Tesla drivers will soon have a new place to fast-charge their electric vehicles. Today, the charging network ChargePoint announced it will have Tesla-style North American Charging Standard support for both its AC and DC chargers over the next few weeks. And in November, it will start shipping NACS cable upgrade kits for existing DC fast chargers, which will allow Tesla EVs to charge at those ChargePoint DC fast chargers.
“We’ve already said we’re already taking preorders on the home charger, and then over the next few weeks, we’ll start shipping the fast-charge cables to preorder customers that have our fast chargers, and you can already order a new fast charger with NACS cables on,” said Pasquale Romano, ChargePoint’s CEO.
“We think the most important difference is we do not make our customers decide by parking space whether the cable is NACS or CCS. I think that’s a mess and no one should do that. No one should have a dedicated parking space because you’ll never get the ratio right, and it will change over time. So every solution that we have is going to enable both connector types per parking space,” he told Ars.
It’s the latest development in a flurry of activity over the past few months that started in May when Ford announced that in 2025 it is swapping the type of charging plug its EVs ship with, from the Combined Charging Standard 1 format to NACS, which was opened up by Tesla to other OEMs last November and which is now under the auspices of the standards body SAE International.
Since then, a steady stream of automakers have announced they’re also making the jump, each negotiating access for their customers to Tesla’s robust Supercharger network in the process. Those car makers won’t start building cars with NACS sockets until 2025, with promises of a CCS1-NACS adapter sometime next year.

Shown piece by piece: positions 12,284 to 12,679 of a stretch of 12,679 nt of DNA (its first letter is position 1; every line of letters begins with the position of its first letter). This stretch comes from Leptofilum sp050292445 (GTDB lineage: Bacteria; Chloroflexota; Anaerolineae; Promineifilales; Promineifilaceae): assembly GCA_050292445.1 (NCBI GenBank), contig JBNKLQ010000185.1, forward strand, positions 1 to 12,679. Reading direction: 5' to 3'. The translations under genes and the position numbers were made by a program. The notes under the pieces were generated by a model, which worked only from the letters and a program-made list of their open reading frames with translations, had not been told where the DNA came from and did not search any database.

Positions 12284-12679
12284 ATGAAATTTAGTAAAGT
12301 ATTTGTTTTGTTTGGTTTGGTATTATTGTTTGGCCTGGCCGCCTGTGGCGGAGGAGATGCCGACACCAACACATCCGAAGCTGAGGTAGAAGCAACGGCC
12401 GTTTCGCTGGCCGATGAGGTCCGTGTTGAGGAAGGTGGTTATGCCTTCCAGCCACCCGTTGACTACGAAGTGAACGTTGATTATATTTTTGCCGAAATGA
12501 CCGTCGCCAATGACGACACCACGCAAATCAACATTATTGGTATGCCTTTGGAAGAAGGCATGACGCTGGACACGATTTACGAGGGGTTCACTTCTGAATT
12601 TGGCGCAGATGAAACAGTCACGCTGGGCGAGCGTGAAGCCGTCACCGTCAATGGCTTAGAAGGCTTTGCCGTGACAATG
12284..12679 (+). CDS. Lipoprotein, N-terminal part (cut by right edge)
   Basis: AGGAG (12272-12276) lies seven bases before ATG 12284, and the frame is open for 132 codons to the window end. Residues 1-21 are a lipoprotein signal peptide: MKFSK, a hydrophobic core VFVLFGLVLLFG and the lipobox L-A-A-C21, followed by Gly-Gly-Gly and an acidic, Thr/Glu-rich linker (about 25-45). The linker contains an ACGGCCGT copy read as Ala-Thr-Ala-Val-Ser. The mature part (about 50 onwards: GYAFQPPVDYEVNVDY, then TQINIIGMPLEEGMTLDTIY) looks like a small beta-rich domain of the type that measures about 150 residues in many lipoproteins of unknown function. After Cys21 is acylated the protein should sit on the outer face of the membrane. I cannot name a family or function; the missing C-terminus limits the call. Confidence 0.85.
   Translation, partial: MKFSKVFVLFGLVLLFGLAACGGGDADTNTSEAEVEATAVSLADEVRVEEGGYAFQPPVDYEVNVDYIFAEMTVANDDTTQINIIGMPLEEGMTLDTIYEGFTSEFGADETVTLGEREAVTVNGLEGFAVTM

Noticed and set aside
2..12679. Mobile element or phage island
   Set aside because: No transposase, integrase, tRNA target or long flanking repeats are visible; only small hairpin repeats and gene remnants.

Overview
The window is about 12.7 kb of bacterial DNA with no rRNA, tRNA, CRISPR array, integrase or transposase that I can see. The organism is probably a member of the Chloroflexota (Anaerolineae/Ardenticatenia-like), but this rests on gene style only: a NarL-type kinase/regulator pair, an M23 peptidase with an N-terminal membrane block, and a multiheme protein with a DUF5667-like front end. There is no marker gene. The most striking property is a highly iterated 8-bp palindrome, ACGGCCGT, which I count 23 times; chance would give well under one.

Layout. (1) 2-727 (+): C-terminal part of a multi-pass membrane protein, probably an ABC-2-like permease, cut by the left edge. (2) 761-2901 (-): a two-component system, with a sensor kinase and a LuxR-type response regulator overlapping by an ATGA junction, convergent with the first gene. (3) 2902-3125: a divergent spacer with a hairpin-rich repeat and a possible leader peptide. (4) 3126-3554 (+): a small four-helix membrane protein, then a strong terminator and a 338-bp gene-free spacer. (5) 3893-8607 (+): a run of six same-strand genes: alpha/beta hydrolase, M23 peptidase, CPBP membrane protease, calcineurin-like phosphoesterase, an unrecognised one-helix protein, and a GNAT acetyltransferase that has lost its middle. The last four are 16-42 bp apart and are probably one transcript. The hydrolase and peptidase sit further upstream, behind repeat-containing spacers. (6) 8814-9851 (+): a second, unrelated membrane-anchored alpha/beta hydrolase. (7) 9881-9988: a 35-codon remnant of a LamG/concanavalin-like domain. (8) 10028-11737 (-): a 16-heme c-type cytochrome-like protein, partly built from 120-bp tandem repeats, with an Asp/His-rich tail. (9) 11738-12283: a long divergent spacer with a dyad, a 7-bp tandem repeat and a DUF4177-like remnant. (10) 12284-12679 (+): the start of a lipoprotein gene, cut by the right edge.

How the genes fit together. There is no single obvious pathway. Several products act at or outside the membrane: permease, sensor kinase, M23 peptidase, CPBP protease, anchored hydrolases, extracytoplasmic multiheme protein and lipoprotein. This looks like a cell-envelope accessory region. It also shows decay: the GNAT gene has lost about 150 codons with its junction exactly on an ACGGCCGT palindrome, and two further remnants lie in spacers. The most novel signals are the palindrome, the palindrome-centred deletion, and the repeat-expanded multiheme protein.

The design process was pretty trivial, according to Romano. “We have modular cables on all our chargers, modular holsters. The design problem set is trivial because the systems are already designed not to care what the cable is,” he explained, and as we’ve previously noted, NACS already uses the CCS1 software protocol.
“The limiting step is getting through all the agency approval. And getting your supply chain set up. We’re not buying from Tesla, we co-design with our supply chain partners for cables and connectors, and we had that in process, so we’re continuing that, so getting all that lined up is really the delay,” Romano said.
Like Ars, Romano thinks that some of the conversations around changing plug types for EV fast charging have been overblown and that just changing the plug from CCS to NACS is unlikely to be the panacea that some believe it will be.
“It is mind-numbingly uninformed. The functionality between the two connector types is identical. So as long as you do not dedicate a parking space to one connector type or the other, you basically have changed nothing for the driver, except the one good thing is now Tesla drivers have all fast chargers they can use without having to buy the adapter,” he explained.